GRR

The Norton RCW 588 Rotary is one of the most iconic Dunlop Dynasty machines

29th June 2017
Andrew Willis

2017 marks the 40th anniversary of Joey Dunlop’s first of 26 TT wins. It’s a phenomenal record, and one the Festival of Speed presented by Mastercard is rightly celebrating. Despite this, it’s the younger Dunlop that James Hewing – Director of the National Motorcycle Museum ­– wants to commend as he shows GRRC around two of Robert Dunlop’s race-winning Norton JPS Works Rotary bikes. 

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There are 15 Dunlop bikes lined up as we approach James in the Festival of speed paddocks, and it’s certainly no easy task for a bike fan of his stature to choose one to talk us through from a parade of icons. With only a moment’s hesitation, James narrows the choice down to two, black, menacing machines. We’ll let him off not picking one.

As he looks over his choices, it doesn’t take long for the infectiously passionate curator to start setting the scene around the RCW and NRS Norton JPS Works Rotary bikes:

“Sometimes people forget what a great racer Robert Dunlop was, because Joey won so many TTs. To a degree, Joey overshadows Robert in some people’s eyes, but Robert himself was an absolutely amazing racer. Some people say as good as Joey, sometimes things didn’t always go his way”.

He’s right of course, and a turbulent period in the mid-90s saw Robert vanish from the road-racing circuit as he concentrated on recovering from a life-threatening crash which many thought would end his days as a motorcycle racer. It didn’t. In true Dunlop style, he later returned to the place of his crash to triumphantly claim an ultralight TT win. 

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Years prior, however, Robert was showing the world that there were most definitely two Dunlop brothers racing and winning on bikes. He was on a role, taking consistent victories towards the end of the 80s, climaxing most notably in what James Hewing describes as “Somewhat of a double” when he went on to win the Northwest 200 and then finish 3rd in the Senior TT in 1990 on the RCW.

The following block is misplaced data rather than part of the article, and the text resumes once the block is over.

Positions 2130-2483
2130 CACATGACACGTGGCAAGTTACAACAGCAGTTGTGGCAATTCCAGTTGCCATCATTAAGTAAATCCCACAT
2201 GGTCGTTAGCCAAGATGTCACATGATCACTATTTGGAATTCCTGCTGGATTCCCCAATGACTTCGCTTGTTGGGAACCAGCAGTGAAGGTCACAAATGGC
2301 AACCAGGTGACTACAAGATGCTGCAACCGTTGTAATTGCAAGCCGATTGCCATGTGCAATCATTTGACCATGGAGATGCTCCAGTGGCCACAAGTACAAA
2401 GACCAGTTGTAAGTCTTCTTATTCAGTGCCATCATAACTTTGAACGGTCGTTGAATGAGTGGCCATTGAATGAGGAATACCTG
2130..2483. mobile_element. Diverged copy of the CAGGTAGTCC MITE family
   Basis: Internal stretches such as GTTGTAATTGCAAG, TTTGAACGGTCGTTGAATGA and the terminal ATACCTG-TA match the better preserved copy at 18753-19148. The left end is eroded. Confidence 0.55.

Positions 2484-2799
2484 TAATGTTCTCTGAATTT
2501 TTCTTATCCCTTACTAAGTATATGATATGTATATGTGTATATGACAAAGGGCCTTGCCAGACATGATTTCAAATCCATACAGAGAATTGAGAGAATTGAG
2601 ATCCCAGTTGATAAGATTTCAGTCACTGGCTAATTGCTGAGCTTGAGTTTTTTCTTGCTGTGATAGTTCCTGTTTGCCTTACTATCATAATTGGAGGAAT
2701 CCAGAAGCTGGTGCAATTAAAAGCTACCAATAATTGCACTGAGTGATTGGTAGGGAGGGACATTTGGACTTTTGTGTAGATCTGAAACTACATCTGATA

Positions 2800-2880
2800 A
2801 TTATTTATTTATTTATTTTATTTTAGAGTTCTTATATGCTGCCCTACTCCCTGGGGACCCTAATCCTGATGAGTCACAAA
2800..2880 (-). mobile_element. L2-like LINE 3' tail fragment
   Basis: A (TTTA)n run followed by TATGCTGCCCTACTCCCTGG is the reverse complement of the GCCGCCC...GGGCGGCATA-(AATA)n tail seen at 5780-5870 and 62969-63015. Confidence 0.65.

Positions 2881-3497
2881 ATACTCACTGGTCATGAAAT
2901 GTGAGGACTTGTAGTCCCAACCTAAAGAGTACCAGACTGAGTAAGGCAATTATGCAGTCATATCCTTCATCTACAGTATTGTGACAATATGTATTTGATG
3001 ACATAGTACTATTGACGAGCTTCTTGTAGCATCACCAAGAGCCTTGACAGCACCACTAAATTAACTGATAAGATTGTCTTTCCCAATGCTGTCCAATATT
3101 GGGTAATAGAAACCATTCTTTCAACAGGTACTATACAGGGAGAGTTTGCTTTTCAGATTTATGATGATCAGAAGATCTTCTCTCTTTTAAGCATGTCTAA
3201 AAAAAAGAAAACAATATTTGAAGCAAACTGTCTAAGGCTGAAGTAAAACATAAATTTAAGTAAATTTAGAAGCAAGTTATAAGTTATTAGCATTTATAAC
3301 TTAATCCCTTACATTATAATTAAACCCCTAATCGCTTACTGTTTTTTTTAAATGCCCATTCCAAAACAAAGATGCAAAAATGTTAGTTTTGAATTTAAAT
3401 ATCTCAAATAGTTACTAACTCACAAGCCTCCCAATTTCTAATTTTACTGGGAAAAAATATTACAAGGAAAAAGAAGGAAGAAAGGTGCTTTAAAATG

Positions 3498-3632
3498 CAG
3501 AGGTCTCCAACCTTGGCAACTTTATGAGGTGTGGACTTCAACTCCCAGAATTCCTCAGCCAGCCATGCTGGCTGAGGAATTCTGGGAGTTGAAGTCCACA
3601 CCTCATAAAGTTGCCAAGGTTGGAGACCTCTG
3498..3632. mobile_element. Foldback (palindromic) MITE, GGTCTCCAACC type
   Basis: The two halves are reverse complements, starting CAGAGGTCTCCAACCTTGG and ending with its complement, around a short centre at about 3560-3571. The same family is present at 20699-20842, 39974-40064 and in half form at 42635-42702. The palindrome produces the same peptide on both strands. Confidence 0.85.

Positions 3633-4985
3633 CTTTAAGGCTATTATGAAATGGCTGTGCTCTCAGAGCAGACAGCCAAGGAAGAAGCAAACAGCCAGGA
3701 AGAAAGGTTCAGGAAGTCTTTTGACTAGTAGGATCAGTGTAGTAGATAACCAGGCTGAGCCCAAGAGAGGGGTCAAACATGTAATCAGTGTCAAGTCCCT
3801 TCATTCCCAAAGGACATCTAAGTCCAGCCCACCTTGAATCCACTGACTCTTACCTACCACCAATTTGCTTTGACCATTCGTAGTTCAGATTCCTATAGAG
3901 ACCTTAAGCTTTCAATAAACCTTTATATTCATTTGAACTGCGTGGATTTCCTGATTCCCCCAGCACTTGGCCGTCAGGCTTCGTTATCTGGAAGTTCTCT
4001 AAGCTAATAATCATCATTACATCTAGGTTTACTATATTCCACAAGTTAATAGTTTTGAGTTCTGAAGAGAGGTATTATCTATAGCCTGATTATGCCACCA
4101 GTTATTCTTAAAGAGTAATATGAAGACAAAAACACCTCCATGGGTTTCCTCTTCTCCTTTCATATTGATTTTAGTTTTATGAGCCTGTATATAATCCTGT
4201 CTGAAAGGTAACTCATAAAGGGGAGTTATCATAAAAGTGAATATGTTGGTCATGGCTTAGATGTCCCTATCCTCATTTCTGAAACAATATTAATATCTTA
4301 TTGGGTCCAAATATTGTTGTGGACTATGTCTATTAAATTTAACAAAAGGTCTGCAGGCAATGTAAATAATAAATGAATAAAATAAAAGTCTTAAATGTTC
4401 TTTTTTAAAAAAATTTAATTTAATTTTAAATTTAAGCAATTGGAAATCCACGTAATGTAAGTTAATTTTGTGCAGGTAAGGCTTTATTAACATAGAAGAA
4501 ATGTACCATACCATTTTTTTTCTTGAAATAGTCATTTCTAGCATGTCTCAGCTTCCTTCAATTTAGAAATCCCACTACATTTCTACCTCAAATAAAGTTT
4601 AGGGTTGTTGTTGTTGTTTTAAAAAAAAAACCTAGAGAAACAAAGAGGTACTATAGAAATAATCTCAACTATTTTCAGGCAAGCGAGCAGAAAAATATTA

But what made the RCW and NRS such a potent accomplice to Robert’s rise in road racing? 

“A rotary engine in a motorcycle can be a very successful package. Both the bikes are very light. They were powerful of course, but only as powerful as their Japanese contemporaries. It was how they delivered the power, the torque of the 3-chamber rotary engine, of only 588cc, which made them very successful on both short circuits and the road circuits like the Northwest and the Isle of Man.” 

It’s a package which didn’t just perform for Robert. Indeed, the likes of Trevor Nation and Steve Spray both won the British Championships on Rotary Nortons, along with Steve Hislop taking 1st place in the 1992 senior TT. Cementing the rotary technology as a leading force in '90s road and circuit racing. 

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Sadly, it’s the tragedy which followed the momentous achievements of both Joey, and later Robert, which today makes these bikes even more extraordinary. 

FOS 2017 features both William and Michael Dunlop, the sons of Robert, ride the two Rotary bikes up the Goodwood Hill in his memory. A detail not lost on the quietly respectful James, who protectively suggests, “As museum Director, it’s my personal opinion, that William and Michael should be the only people who ride these bikes. They are such famous racers in their own right, I think it’s a great tribute to their dad”.

A great tribute indeed, and one which promises to be a spectacle.

Tantalisingly, when we ask James what to expect from the current crop of Dunlops this weekend, he ends our chat with a wry smile before reminding us that Michael previously rode his dad’s bike to an 118mph lap of the 2014 Isle of Man TT from a standing start, on a bike he’s never ridden before. It’s a mindboggling nod to the talent, courage and raw pace which has blessed the Dunlop family for generations, and long may it continue. 

Remember you can watch all the action at #FOS on our GRR live blog! Watch and join the conversation by clicking here!

Photography by James Lynch

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